• Monadic concept: You can present the new product/service idea and ask, “how likely would you be to buy X product @ $2.99?” Monadic concept tests tend to over-estimate trial. This may be because prices given to respondents in a monadic concept test do not adequately reflect sales promotion activities. Respondents may think that the price given in the concept is the suggested retail price and that they are likely to buy on deal or with a coupon.
    Monadic concept tests also require a higher base size. A typical concept test would require 200 to 300 completes per cell. The number of cells required would depend on the prices tested, but from the results we often see, it appears that these cells tend to over-estimate the range of inelasticity. Providing a competitive price frame might improve the results of monadic concept tests.
  • van Westendorp’s Price Sensitivity Meter (PSM): The van Westendorp model is a good way to get at price elasticity and better understand the price consumers are willing to pay for a particular product or service. Developed by Dutch economist Peter van Westendorp, the underlying premise of this model is that there is a relationship between price and quality, and that consumers are willing to pay more for a higher quality product. The PSM requires 4 questions:
    • At what price would you consider the product to be getting expensive, but you would still consider buying it? (EXPENSIVE)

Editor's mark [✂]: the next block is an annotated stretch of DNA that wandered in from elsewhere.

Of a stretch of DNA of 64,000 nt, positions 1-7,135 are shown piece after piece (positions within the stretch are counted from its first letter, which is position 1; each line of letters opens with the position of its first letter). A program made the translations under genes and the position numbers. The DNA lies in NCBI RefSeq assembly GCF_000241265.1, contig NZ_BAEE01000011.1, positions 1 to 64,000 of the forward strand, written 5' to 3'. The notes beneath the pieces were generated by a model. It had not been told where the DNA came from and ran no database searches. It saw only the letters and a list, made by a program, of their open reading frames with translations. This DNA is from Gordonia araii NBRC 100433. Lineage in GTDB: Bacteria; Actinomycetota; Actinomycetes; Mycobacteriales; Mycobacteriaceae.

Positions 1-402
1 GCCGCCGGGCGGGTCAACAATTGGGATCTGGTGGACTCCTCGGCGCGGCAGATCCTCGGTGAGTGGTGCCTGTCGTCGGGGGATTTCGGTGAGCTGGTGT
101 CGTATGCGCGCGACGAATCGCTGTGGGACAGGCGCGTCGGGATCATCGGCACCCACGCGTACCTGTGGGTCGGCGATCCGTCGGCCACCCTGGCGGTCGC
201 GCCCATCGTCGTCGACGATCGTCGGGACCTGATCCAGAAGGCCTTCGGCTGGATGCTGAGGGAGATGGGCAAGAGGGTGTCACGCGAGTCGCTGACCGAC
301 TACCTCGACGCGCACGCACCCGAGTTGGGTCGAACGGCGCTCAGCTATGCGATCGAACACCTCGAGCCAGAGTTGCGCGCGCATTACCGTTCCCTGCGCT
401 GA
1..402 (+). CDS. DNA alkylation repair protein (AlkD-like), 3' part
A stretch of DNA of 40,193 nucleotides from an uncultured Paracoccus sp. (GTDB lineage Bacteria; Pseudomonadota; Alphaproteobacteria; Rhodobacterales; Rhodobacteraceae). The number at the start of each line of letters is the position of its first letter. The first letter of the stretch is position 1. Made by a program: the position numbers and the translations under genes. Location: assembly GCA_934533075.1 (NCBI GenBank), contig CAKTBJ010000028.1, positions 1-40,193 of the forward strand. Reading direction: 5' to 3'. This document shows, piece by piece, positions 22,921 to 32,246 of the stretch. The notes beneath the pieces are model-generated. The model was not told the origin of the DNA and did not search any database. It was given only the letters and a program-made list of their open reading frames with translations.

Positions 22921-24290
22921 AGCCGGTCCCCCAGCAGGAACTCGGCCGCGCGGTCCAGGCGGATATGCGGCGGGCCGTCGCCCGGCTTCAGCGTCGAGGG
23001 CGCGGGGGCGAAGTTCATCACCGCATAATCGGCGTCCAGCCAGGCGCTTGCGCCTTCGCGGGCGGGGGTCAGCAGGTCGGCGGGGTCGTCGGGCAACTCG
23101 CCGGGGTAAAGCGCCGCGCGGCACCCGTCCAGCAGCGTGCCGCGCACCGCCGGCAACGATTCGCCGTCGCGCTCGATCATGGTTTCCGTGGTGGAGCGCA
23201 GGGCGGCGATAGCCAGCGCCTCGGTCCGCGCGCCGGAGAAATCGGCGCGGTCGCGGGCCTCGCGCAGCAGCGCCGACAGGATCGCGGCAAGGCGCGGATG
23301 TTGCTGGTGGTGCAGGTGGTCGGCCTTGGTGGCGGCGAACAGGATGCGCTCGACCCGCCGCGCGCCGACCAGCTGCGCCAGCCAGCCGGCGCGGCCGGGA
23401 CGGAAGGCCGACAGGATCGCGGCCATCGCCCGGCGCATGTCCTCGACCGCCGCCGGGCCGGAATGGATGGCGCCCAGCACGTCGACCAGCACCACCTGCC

• At what price would you consider the product too expensive and you would not consider buying it? (TOO EXPENSIVE)
    • At what price would you consider the product to be getting inexpensive, and you would consider it to be a bargain? (BARGAIN)
    • At what price would you consider the product to be so inexpensive that you would doubt its quality and would not consider buying it? (TOO CHEAP)
    The van Westendorp series does a reasonable job of predicting trial from a concept test without the need for multiple cells. This reduces the cost of pricing research and the likelihood that we do not test a price low enough. The prices given by respondents are believed to represent the actual out-of-pocket expenses. This permits the research some understanding of the effects of promotional activities (on shelf price discounts or coupons). The van Westendorp series will also permit the research to understand the potential trial at price points higher than those that might be tested in a monadic test.
  • Conjoint Analysis: Conjoint is often used in early product development to assess the value of including certain features into the product/service option. While this does provide some indication of what attributes or features consumers would pay more for, it does not do a good job capturing the true value of these features. To do that, we need to show consumers a competitive set of offers from which to choose.